National numbers, May 23

In the past week (May 15 through 21), the U.S. reported about 195,000 new cases, according to the CDC. This amounts to:

  • An average of 28,000 new cases each day
  • 59 total new cases for every 100,000 Americans
  • 19% fewer new cases than last week (May 8-14)
Nationwide COVID-19 metrics as of May 21, sourcing data from the CDC and HHS. Posted on Twitter by Conor Kelly.

Last week, America also saw:

  • 24,000 new COVID-19 patients admitted to hospitals (7.3 for every 100,000 people)
  • 3,500 new COVID-19 deaths (1.1 for every 100,000 people)
  • 66% of new cases in the country now B.1.1.7-caused (as of April 24)
  • An average of 1.9 million vaccinations per day (per Bloomberg)

I’m starting to feel like a broken record in these updates—but in a good way. U.S. cases continue falling, with our seven-day average now at a level not seen since May 2020.

Trends in COVID-19 deaths usually echo trends in cases with about a month’s delay. After several weeks of falling cases, the U.S. is now seeing fewer than 500 new COVID-19 deaths a day. This week, 24 states averaged fewer than one new death a day for every 100,000 residents.

These states include California, Arizona, the Dakotas, and other states that made headlines in past months for their concerning outbreaks—yet another indication that the vaccines are working. Only three states (Michigan, Pennsylvania, and Alaska) saw over two deaths a day for every 100,000 people.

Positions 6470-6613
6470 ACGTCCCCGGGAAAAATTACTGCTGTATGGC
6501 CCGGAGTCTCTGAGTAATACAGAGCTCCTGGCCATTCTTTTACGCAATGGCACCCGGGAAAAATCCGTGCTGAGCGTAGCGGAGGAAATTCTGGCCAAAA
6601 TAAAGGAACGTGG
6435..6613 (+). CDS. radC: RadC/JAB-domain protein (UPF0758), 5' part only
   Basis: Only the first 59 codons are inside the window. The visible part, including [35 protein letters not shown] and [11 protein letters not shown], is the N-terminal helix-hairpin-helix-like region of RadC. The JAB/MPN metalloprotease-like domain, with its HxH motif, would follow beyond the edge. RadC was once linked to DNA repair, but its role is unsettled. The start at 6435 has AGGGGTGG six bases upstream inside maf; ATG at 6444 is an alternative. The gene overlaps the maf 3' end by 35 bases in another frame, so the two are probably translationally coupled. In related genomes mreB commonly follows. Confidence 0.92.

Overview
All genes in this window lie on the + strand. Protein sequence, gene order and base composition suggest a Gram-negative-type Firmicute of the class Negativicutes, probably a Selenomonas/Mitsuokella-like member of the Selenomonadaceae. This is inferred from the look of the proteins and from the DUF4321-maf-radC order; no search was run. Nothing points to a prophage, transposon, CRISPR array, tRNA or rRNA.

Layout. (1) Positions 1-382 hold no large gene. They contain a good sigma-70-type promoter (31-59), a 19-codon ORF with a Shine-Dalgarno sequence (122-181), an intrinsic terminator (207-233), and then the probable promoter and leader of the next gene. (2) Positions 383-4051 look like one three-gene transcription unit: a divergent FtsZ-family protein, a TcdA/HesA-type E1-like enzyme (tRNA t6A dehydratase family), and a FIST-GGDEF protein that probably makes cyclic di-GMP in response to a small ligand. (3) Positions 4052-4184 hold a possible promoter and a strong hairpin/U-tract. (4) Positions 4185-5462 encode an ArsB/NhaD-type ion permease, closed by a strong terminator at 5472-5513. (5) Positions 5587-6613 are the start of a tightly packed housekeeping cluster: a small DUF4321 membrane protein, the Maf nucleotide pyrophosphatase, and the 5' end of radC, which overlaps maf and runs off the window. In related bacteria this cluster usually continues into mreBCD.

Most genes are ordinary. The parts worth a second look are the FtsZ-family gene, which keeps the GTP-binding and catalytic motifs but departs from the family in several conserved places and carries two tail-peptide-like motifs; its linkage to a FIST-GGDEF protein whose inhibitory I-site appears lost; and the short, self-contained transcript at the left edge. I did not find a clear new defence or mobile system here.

Vaccinations continue at the slow, steady, 1.5-to-2 million a day pace we’ve seen for the past couple of weeks. About 61% of adults have had at least one dose, and almost half of adults are now fully vaccinated. Meanwhile, many kids in the 12 to 15 age range are taking advantage of their new eligibility: about 1.6 million have received at least one dose so far. 16% of the first doses administered in the last two weeks went to this population.

Variant numbers haven’t been updated since last week. B.1.1.7 continues to be the dominant variant in the U.S., and other concerning variants (such as B.1.617 from India) continue to spread. But accumulating evidence suggests that the vaccines work well against all variants. Just yesterday, researchers in the U.K. reported 81% effectiveness against B.1.617, according to the Financial Times.

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